- 2013 Summer workshop dates are June 7th through August 16th. All workshops must be completed prior to the start of school, August 19th.
- Generally, workshop projects last anywhere from one half day to one week. Projects lasting more than 24-30 hours are rarely approved because of budget limitations.
- Summer workshops can only be conducted Monday through Friday between the hours of 7:00 A.M. to 4:00 P.M. If your workshop is longer than 5 hours, you must include a one-hour lunch break.
- During the school year, workshops are to be conducted after 3:20PM
- All workshop participants are expected to work for the duration of the project unless special arrangements have been made.
Workshop Approval and Summary Procedures
- Workshop proposals are to be developed and submitted in cooperation with administrative personnel. This includes principals, associate principals, division heads, deans, program directors, district administrators, etc.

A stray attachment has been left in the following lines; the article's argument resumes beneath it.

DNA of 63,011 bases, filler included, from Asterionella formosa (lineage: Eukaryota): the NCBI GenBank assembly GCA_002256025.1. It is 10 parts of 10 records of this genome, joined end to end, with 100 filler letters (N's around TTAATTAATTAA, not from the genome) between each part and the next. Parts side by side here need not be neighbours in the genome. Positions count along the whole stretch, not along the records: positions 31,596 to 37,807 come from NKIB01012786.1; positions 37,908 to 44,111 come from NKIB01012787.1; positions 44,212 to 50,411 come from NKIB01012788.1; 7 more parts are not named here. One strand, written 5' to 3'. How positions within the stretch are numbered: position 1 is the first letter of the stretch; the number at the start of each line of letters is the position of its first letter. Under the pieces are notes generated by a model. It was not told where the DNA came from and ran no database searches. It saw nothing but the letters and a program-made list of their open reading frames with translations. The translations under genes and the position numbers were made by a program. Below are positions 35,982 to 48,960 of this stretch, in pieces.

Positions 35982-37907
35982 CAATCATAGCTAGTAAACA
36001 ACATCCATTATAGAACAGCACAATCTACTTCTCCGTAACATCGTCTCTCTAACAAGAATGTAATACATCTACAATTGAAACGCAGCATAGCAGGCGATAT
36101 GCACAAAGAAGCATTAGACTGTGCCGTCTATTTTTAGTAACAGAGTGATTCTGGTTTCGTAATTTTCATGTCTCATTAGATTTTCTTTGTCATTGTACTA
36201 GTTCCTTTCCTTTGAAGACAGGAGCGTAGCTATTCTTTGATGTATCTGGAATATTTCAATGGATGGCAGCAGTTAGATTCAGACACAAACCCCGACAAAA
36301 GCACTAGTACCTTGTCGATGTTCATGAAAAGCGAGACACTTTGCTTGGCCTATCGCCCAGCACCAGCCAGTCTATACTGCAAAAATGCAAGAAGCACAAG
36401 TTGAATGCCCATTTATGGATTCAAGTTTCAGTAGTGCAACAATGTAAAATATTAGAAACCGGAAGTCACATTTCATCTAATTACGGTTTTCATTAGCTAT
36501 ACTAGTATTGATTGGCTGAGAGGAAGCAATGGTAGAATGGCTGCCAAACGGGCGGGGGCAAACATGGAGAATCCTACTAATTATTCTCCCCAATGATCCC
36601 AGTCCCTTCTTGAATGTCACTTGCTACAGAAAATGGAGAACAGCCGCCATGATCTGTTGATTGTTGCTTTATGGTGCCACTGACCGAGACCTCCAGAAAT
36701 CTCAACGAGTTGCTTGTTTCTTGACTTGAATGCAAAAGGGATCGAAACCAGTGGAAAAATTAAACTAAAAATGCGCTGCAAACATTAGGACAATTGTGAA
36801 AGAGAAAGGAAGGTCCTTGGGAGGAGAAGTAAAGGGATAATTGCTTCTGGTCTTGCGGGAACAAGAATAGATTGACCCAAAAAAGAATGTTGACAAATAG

- District workshop applications will be reviewed by the Director of Professional Learning and other appropriate administrators who will recommend acceptance, rejection, or modification of each proposal. Recommendations may be reviewed by district councils or committees as appropriate.
- Building workshop applications will be reviewed by the Associate Principal or Director and building administrative team. Associate principals and others are encouraged to exchange information about school workshop needs to allow for collaboration when appropriate.
- Building workshop coordinators will need to submit a final report to their Associate Principal. These reports should be submitted no later than the time workshop pay is processed. Participants may also be asked to assist with ongoing evaluation of workshop outcomes.
In order for a workshop to be eligible for recertification credit, it must relate to one of the following Illinois State Board of Education Professional Teaching Standards: